65). Can you execute macro within another macro? If so, how would SAS know where the current macro ended and the new one began?

Yes, I can execute macro within a macro, what we call it as nesting of macros, which is allowed. Every macro’s beginning is identified the keyword %macro and end with %mend.

66). How are parameters passed to a macro?

A macro variable defined in parentheses in a %MACRO statement is a macro parameter. Macro parameters allow you to pass information into a macro. Here is a simple example: %macro plot(yvar= ,xvar= ); proc plot; plot &yvar*&xvar; run;%mend plot;

67). How would you code a macro statement to produce information on the SAS log?

This statement can be coded anywhere?OPTIONS, MPRINT MLOGIC MERROR SYMBOLGEN;

68). How we can call macros with in data step?

We can call the macro with CALLSYMPUT, Proc SQL and %LET statement.

69). Tell me about call symput?

CALL SYMPUT takes a value from a data step and assigns it to a macro variable. I can then use this macro variable in later steps. To assign a value to a single macro variable, I use CALL SYMPUT with this general form:

CALL SYMPUT (“macro-variable-name”, value);
Where macro-variable-name, enclosed in quotation marks, is the name of a macro variable, either new or old, and value is the value I want to assign to that macro variable. Value can be the name of a variable whose value SAS will use, or it can be a constant value enclosed quotation marks.

CALL SYMPUT is often used in if-then statements such as this:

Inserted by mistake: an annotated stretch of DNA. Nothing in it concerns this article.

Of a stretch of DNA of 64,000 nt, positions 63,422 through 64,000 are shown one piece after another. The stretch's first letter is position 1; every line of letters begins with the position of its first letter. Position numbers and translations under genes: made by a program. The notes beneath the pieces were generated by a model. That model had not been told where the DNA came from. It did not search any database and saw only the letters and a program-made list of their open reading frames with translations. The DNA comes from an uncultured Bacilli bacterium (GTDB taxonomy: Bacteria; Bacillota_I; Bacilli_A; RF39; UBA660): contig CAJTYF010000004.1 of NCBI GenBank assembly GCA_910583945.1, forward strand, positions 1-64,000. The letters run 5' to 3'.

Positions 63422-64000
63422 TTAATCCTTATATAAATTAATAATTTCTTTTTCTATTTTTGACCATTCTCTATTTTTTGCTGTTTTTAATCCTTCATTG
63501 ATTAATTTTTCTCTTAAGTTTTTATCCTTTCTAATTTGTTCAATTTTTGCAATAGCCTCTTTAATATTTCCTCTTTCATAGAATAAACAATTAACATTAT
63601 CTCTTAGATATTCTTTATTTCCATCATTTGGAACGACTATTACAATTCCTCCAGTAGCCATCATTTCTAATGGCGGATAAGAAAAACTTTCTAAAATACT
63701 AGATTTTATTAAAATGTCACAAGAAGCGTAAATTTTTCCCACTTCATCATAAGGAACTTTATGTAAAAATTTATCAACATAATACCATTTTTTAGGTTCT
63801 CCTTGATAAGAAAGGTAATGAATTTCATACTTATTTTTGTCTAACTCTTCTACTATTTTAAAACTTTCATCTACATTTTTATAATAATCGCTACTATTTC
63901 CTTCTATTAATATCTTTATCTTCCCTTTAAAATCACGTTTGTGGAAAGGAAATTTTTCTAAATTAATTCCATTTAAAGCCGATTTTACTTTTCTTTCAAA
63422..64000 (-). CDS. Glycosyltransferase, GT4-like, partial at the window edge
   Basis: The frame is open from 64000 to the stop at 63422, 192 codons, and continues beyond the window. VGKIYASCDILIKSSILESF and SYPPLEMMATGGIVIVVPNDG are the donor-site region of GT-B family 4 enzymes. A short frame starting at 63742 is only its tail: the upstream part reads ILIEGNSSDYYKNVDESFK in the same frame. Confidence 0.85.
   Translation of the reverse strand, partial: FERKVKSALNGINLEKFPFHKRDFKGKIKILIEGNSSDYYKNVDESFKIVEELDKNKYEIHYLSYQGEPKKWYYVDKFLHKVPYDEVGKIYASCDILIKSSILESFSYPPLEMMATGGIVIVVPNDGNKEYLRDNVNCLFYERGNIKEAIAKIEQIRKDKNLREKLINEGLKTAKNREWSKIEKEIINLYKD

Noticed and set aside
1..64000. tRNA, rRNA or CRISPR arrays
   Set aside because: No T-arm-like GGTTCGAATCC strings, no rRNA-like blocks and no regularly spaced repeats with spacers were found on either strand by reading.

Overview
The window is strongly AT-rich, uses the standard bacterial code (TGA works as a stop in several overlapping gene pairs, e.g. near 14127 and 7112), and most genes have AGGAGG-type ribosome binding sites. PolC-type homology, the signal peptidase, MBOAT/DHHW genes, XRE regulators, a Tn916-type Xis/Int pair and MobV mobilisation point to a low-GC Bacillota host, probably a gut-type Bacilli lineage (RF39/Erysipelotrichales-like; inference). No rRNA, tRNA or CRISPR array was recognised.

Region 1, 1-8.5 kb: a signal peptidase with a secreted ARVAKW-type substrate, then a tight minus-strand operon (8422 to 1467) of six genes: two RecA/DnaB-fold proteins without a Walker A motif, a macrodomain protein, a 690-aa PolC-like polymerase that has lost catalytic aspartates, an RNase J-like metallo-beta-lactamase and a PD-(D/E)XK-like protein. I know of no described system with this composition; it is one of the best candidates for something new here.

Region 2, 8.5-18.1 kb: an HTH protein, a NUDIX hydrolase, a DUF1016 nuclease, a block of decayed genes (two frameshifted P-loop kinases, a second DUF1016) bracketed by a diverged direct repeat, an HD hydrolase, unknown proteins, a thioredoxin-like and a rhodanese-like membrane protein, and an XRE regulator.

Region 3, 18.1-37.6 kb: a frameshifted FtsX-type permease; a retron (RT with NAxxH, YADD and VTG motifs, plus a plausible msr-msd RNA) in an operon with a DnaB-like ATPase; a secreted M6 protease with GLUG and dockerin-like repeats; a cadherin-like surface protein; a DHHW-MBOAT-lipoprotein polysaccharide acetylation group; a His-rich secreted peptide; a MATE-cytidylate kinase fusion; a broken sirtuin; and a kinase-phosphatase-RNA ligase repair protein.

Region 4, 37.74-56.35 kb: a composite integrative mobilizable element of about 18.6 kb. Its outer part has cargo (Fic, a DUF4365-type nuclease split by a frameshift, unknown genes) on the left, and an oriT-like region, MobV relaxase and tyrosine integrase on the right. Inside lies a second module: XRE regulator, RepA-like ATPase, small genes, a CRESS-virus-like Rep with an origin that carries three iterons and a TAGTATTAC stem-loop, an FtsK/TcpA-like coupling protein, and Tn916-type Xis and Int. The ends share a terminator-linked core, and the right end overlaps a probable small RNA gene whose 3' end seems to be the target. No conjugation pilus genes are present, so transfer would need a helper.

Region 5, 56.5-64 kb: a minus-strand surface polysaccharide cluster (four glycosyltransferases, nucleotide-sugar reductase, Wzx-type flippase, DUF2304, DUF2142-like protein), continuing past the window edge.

If age>=18 then call symput (“status”,”adult”);
Else call symput (“status”,”minor”);
These statements create a macro variable named &status and assign to it a value of either adult or minor depending on the variable age.

Caution: We cannot create a macro variable with CALL SYMPUT and use it in the same data step because SAS does not assign a value to the macro variable until the data step executes. Data steps executes when SAS encounters a step boundary such as a subsequent data, proc, or run statement.

70). Tell me about % include and % eval?

The %include statement, despite its percent sign, is not a macro statement and is always executed in SAS, though it can be conditionally executed in a macro.

It can be used to setting up a macro library. But this is a least approach. The use of %include does not actually set up a library. The %include statement points to a file and when it executed the indicated file (be it a full program, macro definition, or a statement fragment) is inserted into the calling program at the location of the call. When using the %include building a macro library, the included file will usually contain one or more macro definitions.

%EVAL is a widely used yet frequently misunderstood SAS(r) macro language function due to its seemingly simple form. However, when its actual argument is a complex macro expression interlaced with special characters, mixed arithmetic and logical operators, or macro quotation functions, its usage and result become elusive and problematic. %IF condition in macro is evaluated by %eval, to reduce it to true or false.